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included. T is methodol- ogy maintains the con- stant bounding box while gradually increasing the part complexity with the growing number of cores. T e fi rst case study


involves the train air brake casting shown in Figure 3. Using conventional processes, the design and assembly of eight cores are required. Beginning with a solid part, cores were added sequentially until the fi nal number of cores was reached. T e corresponding design attributes described in the complexity factor equations are shown in Table 2. In conventional pattern


conventional pattern making even in the case of no cores. In other words, the breakeven point is the lowest level of complexity for this family of castings at this quantity. However, for quantities


Fig 6. This graph depicts the total costs (tooling and fabrication) for Case Study 1 where conventional patternmaking costs are shown for 30, 100 and 1,000 units.


making, a tooling cost is associated with pattern and corebox fabrication. T e relationship between tooling costs per set of mold and the corresponding complexity factor is shown in Figure 4. Figure 5 shows the relationship between fabrication costs for both con- ventional pattern making and 3-D sand printing at diff erent levels of complex- ity for Case Study 1. For conventional pattern making production costs, the fabrication cost proportionally increases with increasing complexity: as cores are added, the cost in labor to assemble cores, cost of materials (i.e., sand, glue) and scrap costs all increase. It was observed that lower levels of


complexity lead to higher fabrication cost in 3-D sand printing than conventional


mold manufacturing approach. In the case of the part design with a complex- ity greater than 56, the fabrication cost of 3-D sand printing was lower than conventional pattern making. 3-D sand printing provides a unique advantage here by consolidating cores into single core. T is results in lower labor and scrap costs with higher numbers of cores. Figure 6 incorporates both tooling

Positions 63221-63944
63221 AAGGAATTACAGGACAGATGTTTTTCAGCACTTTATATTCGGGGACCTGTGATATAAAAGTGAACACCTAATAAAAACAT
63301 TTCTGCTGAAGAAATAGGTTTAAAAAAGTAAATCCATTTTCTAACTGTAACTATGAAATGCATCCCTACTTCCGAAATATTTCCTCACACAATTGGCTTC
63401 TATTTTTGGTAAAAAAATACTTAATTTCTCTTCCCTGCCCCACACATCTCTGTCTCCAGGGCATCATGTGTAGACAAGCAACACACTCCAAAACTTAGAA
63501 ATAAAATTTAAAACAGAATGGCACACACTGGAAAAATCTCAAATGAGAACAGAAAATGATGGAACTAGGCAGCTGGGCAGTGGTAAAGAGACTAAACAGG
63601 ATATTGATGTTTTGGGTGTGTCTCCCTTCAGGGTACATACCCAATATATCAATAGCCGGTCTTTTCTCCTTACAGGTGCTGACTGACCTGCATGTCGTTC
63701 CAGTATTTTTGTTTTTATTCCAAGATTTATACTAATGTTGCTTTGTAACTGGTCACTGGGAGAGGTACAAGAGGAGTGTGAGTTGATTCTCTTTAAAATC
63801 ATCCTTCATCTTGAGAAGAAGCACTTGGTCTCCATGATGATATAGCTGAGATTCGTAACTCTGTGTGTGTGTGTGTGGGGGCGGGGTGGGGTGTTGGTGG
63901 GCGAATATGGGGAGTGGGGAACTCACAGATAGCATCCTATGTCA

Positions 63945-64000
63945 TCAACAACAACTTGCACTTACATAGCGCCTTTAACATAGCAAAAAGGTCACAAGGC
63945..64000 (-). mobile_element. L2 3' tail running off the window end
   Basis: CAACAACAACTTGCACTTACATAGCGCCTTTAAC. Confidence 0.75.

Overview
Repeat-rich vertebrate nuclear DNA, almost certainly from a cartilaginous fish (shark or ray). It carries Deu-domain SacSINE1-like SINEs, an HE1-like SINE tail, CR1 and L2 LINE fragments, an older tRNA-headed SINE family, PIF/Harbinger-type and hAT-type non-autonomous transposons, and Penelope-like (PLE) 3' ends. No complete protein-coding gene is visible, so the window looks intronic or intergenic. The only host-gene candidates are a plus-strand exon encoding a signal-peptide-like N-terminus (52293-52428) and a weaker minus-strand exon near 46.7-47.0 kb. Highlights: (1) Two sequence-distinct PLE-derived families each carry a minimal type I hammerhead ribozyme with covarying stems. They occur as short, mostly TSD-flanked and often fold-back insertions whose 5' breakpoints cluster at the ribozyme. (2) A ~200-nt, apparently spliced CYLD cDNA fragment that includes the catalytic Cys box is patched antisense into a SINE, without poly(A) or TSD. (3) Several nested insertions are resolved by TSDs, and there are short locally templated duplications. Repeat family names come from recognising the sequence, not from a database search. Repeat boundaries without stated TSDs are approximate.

and fabrication costs as a function of part design complexity. For conven- tional manufacturing, cost curves for quantities of 30, 100 and 1,000 were included to show that the costs of pat- terns and core boxes were amortized across the production volume. For a pro- duction volume below 30 castings, 3-D sand printing is more aff ordable than


greater than 30 castings, it depends on the level of part design complexity. As quan- tity increases, the breakeven point shifts to increasing levels of complexity. For production quanti- ties of 1,000 castings, the tooling cost per mold/set is so low that fabrication costs signifi cantly dominate and cost/complexity behavior is almost identical to the fabrication costs.


Case Study 2: Turbocharger In a second case study involving a


turbocharger, cores were sequentially added starting with a solid casting until the incorporation of all three cores (Fig. 7). However, in the case of this part design, the core geom- etries were diff erent for each sub-case, wherein the fi rst core is added in the shape of a cube and subsequently the cubic core is replaced by two cylindri- cal cores. Finally, the cylinders are replaced by the three actual cores. T e relationship between tooling


set and complexity factor is presented in Figure 8. Figure 9 presents the rela- tionship between fabrication costs for both conventional pattern making and 3-D sand printing at diff erent levels of complexity for the turbocharger. T e conventional patternmaking


Fig 7. Shown is the turbocharger casting and its core geometry in Case Study 2.


production costs increased as a func- tion of complexity; however, a drastic increase occurred between one cube- shaped core and two cylindrical cores. For 3-D sand printing, it also was observed that at lower levels of com- plexity the fabrication cost was higher than that of conventional manufactur- ing. Unlike the previous case study, the 3-D sand printing cost does not ‘‘level out’’ because the volume of the cores is signifi cantly increased due to the cylinders and the fi nal core geometry. For complexity factor values greater than 51, the fabrication cost of 3-D


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